Lycian language

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𐊗𐊕𐊐𐊎𐊆𐊍𐊆 Trm̃mili
Lycian inscription at Xanthos.jpg
Xanthos stele with Lycian inscriptions
Native toLycia, Lycaonia
RegionSouthwestern Anatolia
Era500 – ca. 200 BC[1]
Lycian script
Language codes
ISO 639-3xlc

The Lycian language (𐊗𐊕𐊐𐊎𐊆𐊍𐊆 Trm̃mili)[3] was the language of the ancient Lycians who occupied the Anatolian region known during the Iron Age as Lycia. It is long extinct, having been replaced by the Ancient Greek language during the Hellenization of Anatolia.


Lycia covered the region lying between the modern cities of Antalya and Fethiye in southern Turkey, especially the mountainous headland between Fethiye Bay and the Gulf of Antalya. The Lukka, as they were referred to in ancient Egyptian sources, which mention them among the Sea Peoples, probably also inhabited the region called Lycaonia, located along the next headland to the east, also mountainous, between the modern cities of Antalya and Mersin.


Lycian was an Indo-European language, one in the Luwian subgroup of Anatolian languages. The Luwian subgroup also includes cuneiform and hieroglyphic Luwian, Carian, Sidetic, and Pisidic.[4] The pre-alphabetic forms of Luwian extended back into the Late Bronze Age and preceded the fall of the Hittite Empire. These vanished at about the time of the Neo-Hittite states in southern Anatolia (and Syria); thus, the Iron Age members of the subgroup are localized daughter languages of Luwian.

Of the Luwic languages, only the Luwian parent language is attested prior to 1000 BC, so it is unknown when the classical-era dialects diverged. Whether the Lukka people always resided in southern Anatolia or whether they always spoke Luwian are different topics.

Lycian is known from a few fairly extensive inscriptions. From them, scholars have identified at least two dialects. One is considered standard Lycian, also termed Lycian A; the other, which is attested on side D of the Xanthos stele, is termed Lycian B or Milyan, separated by its grammatical particularities. Lycian had its own alphabet, which was closely related to the Greek alphabet but included at least one character borrowed from Carian as well as characters proper to the language. The words were often separated by two points.

Lycian became extinct around the beginning of the first century BC, replaced by the Ancient Greek language.


An inscription in the Lycian language.

A few etymological studies of the Lycian language endonym are present. These are:[3]

  • Language of the mountain people (Laroche): Luwian tarmi- "pointed object" becomes a hypothetical *tarmašši- "mountainous" used in Trm̃mis- "Lycia." Lycia and Pisidia each had a hill-town named Termessos.
  • Attarima (Carruba): A previously unknown Late Bronze Age place name among the Lukka.
  • Termilae (Bryce): A people displaced from Crete about 1600 BC.
  • Termera (Strabo[5]): A Lelege people displaced by the Trojan War, first settling in Caria and assigning such names as Telmessos, Termera, Termerion, Termeros, Termilae, then displaced to Lycia by the Ionians.[6]


The Lycian Payava as depicted on his tomb. The Lydian inscription runs: “Payava, son of Ad[...], secretary of A[...]rah, by race a Lydian ...”. 375-360 BC.
An inscription on the front of Payava's tomb in the Lycian language.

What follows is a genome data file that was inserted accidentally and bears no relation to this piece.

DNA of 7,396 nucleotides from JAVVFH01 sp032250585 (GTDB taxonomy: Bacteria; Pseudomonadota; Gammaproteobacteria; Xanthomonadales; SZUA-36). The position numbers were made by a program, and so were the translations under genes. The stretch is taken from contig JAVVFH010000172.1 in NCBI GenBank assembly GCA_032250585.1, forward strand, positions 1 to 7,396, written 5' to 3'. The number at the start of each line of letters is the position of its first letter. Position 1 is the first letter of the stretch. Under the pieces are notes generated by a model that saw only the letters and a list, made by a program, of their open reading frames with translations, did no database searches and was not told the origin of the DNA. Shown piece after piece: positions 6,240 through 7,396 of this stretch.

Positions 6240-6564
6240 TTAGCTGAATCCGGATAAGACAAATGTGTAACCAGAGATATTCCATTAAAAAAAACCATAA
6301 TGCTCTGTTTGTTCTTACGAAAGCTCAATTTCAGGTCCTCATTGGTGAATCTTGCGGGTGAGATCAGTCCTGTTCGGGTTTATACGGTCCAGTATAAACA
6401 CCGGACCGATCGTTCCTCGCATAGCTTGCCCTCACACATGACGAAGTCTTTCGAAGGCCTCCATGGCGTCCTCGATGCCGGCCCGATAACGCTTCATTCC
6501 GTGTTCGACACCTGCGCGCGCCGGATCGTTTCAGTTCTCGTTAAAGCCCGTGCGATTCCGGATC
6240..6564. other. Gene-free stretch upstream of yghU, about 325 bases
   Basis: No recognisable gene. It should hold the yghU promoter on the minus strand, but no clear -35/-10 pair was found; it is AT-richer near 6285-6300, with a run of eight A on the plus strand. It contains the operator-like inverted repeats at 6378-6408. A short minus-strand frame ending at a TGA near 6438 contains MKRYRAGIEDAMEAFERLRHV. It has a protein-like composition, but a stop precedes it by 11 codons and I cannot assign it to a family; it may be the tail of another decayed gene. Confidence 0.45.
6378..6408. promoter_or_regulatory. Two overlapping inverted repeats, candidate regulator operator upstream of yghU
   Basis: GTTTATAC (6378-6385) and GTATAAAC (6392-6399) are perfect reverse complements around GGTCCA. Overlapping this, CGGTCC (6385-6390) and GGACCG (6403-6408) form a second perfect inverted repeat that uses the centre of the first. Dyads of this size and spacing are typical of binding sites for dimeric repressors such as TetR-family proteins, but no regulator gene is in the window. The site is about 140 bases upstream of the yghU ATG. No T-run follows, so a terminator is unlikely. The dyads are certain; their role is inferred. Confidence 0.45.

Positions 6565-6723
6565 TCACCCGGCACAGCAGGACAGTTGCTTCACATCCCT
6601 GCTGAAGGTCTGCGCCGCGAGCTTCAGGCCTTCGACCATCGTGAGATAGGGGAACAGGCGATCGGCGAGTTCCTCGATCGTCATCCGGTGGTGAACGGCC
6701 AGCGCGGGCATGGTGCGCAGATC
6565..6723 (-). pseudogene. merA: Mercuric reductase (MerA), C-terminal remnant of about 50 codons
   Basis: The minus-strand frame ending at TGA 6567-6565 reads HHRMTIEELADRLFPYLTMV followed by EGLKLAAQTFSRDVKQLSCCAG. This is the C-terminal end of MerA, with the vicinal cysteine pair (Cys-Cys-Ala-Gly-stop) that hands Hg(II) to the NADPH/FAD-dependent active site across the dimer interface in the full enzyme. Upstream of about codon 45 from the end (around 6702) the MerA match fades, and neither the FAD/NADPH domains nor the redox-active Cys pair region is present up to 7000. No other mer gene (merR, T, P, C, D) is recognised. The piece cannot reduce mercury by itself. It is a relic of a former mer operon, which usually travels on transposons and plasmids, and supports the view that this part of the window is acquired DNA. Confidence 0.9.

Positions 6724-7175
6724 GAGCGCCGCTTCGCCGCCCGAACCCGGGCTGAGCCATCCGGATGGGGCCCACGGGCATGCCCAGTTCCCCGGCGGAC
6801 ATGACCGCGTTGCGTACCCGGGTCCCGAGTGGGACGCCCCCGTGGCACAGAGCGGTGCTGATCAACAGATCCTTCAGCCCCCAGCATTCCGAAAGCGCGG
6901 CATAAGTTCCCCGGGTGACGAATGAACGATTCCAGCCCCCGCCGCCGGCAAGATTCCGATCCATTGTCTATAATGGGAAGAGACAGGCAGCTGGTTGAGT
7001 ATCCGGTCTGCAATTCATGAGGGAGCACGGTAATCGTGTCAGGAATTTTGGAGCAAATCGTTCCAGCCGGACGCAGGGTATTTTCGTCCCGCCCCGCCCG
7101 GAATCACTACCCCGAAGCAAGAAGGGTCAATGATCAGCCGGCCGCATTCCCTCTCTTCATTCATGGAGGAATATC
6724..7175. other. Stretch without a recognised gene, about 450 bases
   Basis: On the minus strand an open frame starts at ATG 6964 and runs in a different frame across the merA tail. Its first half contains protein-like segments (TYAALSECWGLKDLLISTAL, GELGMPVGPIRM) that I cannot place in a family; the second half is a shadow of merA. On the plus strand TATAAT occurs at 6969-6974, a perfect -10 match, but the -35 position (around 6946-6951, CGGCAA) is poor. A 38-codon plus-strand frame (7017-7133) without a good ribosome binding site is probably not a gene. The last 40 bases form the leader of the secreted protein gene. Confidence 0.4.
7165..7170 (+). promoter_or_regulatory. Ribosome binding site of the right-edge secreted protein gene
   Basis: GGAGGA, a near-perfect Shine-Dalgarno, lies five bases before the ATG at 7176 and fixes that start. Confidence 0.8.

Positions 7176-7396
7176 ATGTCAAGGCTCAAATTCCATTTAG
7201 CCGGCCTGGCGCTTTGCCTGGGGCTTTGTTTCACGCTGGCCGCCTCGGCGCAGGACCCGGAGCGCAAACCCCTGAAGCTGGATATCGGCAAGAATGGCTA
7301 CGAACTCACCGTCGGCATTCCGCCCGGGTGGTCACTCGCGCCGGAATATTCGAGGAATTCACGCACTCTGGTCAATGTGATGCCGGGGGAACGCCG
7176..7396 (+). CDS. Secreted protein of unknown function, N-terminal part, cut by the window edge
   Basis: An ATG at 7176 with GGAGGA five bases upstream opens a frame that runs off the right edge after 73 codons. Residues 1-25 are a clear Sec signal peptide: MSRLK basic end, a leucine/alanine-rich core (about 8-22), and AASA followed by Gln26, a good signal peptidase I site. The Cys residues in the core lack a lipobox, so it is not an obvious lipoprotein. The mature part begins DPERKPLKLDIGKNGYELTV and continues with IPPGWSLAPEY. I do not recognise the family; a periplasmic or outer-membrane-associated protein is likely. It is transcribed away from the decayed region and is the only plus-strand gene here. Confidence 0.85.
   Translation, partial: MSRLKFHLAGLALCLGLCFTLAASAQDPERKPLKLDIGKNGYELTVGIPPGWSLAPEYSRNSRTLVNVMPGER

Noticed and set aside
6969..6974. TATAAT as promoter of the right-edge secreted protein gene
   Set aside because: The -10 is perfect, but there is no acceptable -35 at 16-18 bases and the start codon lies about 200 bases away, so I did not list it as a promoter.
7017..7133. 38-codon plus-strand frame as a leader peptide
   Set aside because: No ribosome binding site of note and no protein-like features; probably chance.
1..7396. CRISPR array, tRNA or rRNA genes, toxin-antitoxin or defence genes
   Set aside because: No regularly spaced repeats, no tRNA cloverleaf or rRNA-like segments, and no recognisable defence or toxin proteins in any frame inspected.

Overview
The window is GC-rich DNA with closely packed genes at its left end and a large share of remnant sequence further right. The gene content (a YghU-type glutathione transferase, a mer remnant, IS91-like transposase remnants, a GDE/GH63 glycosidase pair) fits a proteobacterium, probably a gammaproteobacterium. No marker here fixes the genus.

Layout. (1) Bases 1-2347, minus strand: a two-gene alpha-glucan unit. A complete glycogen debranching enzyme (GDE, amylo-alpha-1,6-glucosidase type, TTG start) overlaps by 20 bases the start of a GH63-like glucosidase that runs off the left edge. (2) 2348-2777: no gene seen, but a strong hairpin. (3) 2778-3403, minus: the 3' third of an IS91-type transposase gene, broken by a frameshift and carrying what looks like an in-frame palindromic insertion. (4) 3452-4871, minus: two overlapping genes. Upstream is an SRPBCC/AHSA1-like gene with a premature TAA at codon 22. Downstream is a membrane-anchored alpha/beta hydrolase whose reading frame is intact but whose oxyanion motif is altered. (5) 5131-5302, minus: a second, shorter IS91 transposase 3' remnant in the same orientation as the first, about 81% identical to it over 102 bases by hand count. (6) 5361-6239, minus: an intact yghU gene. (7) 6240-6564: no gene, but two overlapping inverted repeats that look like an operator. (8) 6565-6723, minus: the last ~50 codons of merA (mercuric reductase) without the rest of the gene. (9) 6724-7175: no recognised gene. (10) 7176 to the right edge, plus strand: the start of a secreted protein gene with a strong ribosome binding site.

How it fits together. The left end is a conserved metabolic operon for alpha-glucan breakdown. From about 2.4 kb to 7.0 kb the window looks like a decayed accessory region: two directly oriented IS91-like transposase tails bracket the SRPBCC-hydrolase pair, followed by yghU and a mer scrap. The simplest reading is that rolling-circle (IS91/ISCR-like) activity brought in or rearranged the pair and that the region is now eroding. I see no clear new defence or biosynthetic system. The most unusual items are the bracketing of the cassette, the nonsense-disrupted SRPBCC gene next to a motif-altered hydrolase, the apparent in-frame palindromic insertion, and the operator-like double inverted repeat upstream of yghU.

Lycian is known from these sources:[7][8]

  • Personal and place names in Greek.
  • 172 inscriptions on stone in the Lycian script dating from the late 5th century BC to the late 4th century BC.[9] They are categorized as:
    • 150 burial instructions carved on rock tombs.
    • 20 votive or dedicatory inscriptions.
  • About 100 inscriptions on coins minted at Xanthus from the reign of Kuprili, 485-440 BC, to the reign of Pericle, 380-360 BC.[10]
  • The Letoon trilingual, in Lycian A, Greek and Aramaic.
  • The Xanthus stele bilingual. The inscribed upper part of a tomb at Xanthos, called the Xanthus Stele or the Xanthus Obelisk. A Lycian A inscription covers the south, east and part of the north faces. The north side also contains a 12 line poem in Greek and additional text, found mainly on the west side, in a dialect of Lycian called Milyan or Lycian B. The dialect appears only there and on a tomb in Antiphellos. The total number of lines on the stele is 255, including 243 in Lycian and 12 in Greek.

The inscriptional material covers a time span of about 170 years, between 500-330 BC.[11]


Lycian alphabet

A number of principal features help identify Lycian as being in the Luwian group:[12]

See also[edit]


  1. ^ Lycian at MultiTree on the Linguist List
  2. ^ Hammarström, Harald; Forkel, Robert; Haspelmath, Martin, eds. (2017). "Lycian A". Glottolog 3.0. Jena, Germany: Max Planck Institute for the Science of Human History.
  3. ^ a b Bryce (1986) page 30.
  4. ^ Adiego (2007) page 763.
  5. ^ Strabo 7.7.1, 13.1.59.
  6. ^ Strabo 14.1.3, 14.2.18.
  7. ^ Adiego (2007) page 764.
  8. ^ Bryce (1986) page 42.
  9. ^ Bryce (1986) page 50.
  10. ^ Bryce (1986) pages 51–52.
  11. ^ Bryce (1986) page 54.
  12. ^ Adiego (2007) page 765.

External links[edit]


  • Adiego, I.J. (2007). "Greek and Lycian". In Christidis, A.F.; Arapopoulou, Maria; Chriti, Maria (eds.). A History of Ancient Greek From the Beginning to Late Antiquity. Translated by Markham, Chris. Cambridge University Press. ISBN 0-521-83307-8.
  • Bryce, Trevor R. (1986). The Lycians in Literary and Epigraphic Sources. The Lycians. I. Copenhagen: Museum Tusculanum Press. ISBN 87-7289-023-1.

Further reading[edit]

  • Goldstein, David M. "Object agreement in Lycian". In: Historische Sprachforschung Vol. 127, Number 1 (2014): 101-124. 10.13109/hisp.2014.127.1.101 [1]